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The National Portrait Gallery acknowledges the Traditional Custodians of Country throughout Australia and recognises the continuing connection to lands, waters and communities. We pay our respect to Aboriginal and Torres Strait Islander cultures and to Elders both past and present.

Aboriginal and Torres Strait Islander viewers are warned that this website contains images of deceased persons.

Tim Flannery

2006
Robert Hannaford AM

oil on canvas (frame: 176.5 cm x 170.5 cm, support: 174.0 cm x 167.0 cm)

Tim Flannery (b. 1956) grew up in Melbourne, where he spent time in the ocean and completed degrees in English and earth sciences. Moving to Sydney, he gained a doctorate in palaeontology for work on the evolution of kangaroos. (In the course of his decades of research into Australasian fauna, he has discovered 30 new species including two tree-kangaroos.) His academic posts include a visiting professorship at Harvard in 1998-1999, a professorship at the University of Adelaide from 1999 to 2006 and a professorship in the climate research centre of Macquarie University from 2007 to 2013. He was principal research scientist at the Australian Museum from 1984 to 1999; from 1999 to 2006 he was director of the South Australian Museum. From 2007, in the leadup to the UN Climate Summit in Copenhagen in December 2009, he chaired the awareness-raising Copenhagen Climate Council. He and was the first (and to date, only) chief commissioner of the Climate Commission, a Gillard government initiative of 2011 which was defunded by the Abbott government in 2013. With crowd-funding, he and his fellow commissioners established an independent Climate Council of which he is the current chairman. Flannery is a prolific and widely published author; his Who’s Who entry, which lists his publications, runs to nearly a page. His best-selling books The Future Eaters (1994) and The Weather Makers (2005) have taken his ideas about human impact on the natural world to international audiences. His latest publication about sustainability is Atmosphere of Hope (2015).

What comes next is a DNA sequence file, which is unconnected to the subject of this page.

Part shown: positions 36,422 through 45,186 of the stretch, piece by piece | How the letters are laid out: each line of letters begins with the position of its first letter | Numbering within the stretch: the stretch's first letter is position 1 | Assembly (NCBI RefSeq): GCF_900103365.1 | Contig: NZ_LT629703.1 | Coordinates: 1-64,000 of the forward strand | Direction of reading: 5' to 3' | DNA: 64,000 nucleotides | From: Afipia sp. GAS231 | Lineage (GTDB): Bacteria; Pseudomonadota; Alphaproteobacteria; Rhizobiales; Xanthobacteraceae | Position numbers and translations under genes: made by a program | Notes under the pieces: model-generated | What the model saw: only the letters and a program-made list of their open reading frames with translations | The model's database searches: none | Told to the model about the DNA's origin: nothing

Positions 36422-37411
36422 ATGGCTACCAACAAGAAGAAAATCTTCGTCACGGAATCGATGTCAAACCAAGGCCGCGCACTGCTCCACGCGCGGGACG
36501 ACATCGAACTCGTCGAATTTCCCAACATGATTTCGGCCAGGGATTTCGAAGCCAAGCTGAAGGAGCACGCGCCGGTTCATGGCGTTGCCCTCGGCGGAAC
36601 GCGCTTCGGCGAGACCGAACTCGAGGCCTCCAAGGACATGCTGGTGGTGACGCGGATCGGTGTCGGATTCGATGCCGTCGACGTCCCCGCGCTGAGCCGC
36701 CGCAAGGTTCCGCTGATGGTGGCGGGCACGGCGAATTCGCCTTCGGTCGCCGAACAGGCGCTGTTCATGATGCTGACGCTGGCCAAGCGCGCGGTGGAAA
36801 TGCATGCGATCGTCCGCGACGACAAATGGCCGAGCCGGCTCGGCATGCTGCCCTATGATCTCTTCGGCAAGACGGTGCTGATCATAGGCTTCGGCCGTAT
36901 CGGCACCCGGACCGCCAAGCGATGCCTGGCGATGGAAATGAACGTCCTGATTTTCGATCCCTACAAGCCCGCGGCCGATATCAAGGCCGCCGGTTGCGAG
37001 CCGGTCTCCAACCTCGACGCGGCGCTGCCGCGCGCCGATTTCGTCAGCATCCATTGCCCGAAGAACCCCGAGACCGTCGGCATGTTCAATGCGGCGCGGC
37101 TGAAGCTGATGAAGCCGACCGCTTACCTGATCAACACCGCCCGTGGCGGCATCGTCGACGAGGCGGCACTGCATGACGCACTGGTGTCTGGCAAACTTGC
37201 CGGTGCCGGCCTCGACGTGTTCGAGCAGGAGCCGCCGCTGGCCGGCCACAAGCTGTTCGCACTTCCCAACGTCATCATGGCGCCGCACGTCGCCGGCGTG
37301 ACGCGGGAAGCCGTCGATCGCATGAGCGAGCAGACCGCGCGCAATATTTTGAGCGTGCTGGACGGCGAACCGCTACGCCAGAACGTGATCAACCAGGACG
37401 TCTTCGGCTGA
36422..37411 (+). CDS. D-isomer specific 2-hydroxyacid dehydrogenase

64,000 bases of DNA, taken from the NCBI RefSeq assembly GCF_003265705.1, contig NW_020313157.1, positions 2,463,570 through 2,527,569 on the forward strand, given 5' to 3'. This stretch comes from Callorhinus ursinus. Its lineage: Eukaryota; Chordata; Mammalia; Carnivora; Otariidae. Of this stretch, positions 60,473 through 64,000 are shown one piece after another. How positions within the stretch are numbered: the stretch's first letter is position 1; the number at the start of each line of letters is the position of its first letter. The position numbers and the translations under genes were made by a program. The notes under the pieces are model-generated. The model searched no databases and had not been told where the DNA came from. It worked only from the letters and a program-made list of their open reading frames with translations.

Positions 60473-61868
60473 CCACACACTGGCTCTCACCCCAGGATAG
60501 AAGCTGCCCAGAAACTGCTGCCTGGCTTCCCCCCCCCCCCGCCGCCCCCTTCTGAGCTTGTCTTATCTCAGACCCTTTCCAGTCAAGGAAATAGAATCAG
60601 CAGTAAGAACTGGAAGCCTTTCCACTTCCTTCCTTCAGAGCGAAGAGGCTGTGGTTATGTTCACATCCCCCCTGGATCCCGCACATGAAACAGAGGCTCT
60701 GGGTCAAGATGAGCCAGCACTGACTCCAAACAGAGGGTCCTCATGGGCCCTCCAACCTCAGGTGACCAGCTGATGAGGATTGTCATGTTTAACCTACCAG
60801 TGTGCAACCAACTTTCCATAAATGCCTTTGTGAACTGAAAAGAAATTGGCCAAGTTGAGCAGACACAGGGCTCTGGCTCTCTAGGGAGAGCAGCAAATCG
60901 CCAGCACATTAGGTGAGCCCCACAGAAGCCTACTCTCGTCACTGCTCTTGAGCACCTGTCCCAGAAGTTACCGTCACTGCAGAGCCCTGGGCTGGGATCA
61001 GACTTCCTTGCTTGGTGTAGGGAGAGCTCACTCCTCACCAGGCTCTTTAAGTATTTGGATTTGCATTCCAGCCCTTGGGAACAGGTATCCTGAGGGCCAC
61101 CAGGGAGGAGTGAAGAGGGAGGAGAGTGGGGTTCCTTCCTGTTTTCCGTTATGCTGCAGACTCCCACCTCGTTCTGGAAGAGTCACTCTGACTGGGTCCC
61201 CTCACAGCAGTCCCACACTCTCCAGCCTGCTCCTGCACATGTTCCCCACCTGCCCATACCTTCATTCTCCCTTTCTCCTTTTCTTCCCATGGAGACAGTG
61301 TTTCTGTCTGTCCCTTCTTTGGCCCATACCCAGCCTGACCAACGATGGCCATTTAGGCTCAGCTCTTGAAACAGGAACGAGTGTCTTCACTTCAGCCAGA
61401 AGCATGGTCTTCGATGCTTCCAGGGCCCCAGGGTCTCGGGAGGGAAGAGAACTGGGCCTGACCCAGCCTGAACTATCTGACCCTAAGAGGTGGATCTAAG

Collection: National Portrait Gallery
Gift of Professor Tim Flannery 2016
Donated through the Australian Government's Cultural Gifts Program
© Robert Hannaford/Copyright Agency, 2021

The National Portrait Gallery respects the artistic and intellectual property rights of others. Works of art from the collection are reproduced as per the Australian Copyright Act 1968 (Cth). The use of images of works from the collection may be restricted under the Act. Requests for a reproduction of a work of art can be made through a Reproduction request. For further information please contact NPG Copyright.

Artist and subject

Robert Hannaford AM (age 62 in 2006)

Tim Flannery (age 50 in 2006)

Donated by

Tim Flannery (1 portrait)

Related information

The Companion

Permanent collection catalogue

Café and shop

On one level The Companion talks about the most famous and frontline Australians, but on another it tells us about ourselves: who we read, who we watch, who we listen to, who we cheer for, who we aspire to be, and who we'll never forget. The Companion is available to buy online and in the Portrait Gallery Store.

Lowitja O'Donoghue
Lowitja O'Donoghue
Lowitja O'Donoghue
Lowitja O'Donoghue

Anatomist's eye

Magazine article by Diana Warnes, 2016

Robert Hannaford has completed around 400 portraits over the span of his career. 

Lowitja O'Donoghue and Robert Hannaford

'I'm going to wear everything red, black, and yellow'

Portrait story

Lowitja O'Donoghue discusses her life and portrait by Robert Hannaford.

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The National Portrait Gallery acknowledges the Traditional Custodians of Country throughout Australia and recognises the continuing connection to lands, waters and communities. We pay our respect to Aboriginal and Torres Strait Islander cultures and to Elders past and present. We respectfully advise that this site includes works by, images of, names of, voices of and references to deceased people.

This website comprises and contains copyrighted materials and works. Copyright in all materials and/or works comprising or contained within this website remains with the National Portrait Gallery and other copyright owners as specified.

The National Portrait Gallery respects the artistic and intellectual property rights of others. The use of images of works of art reproduced on this website and all other content may be restricted under the Australian Copyright Act 1968 (Cth). Requests for a reproduction of a work of art or other content can be made through a Reproduction request. For further information please contact NPG Copyright.

The National Portrait Gallery is an Australian Government Agency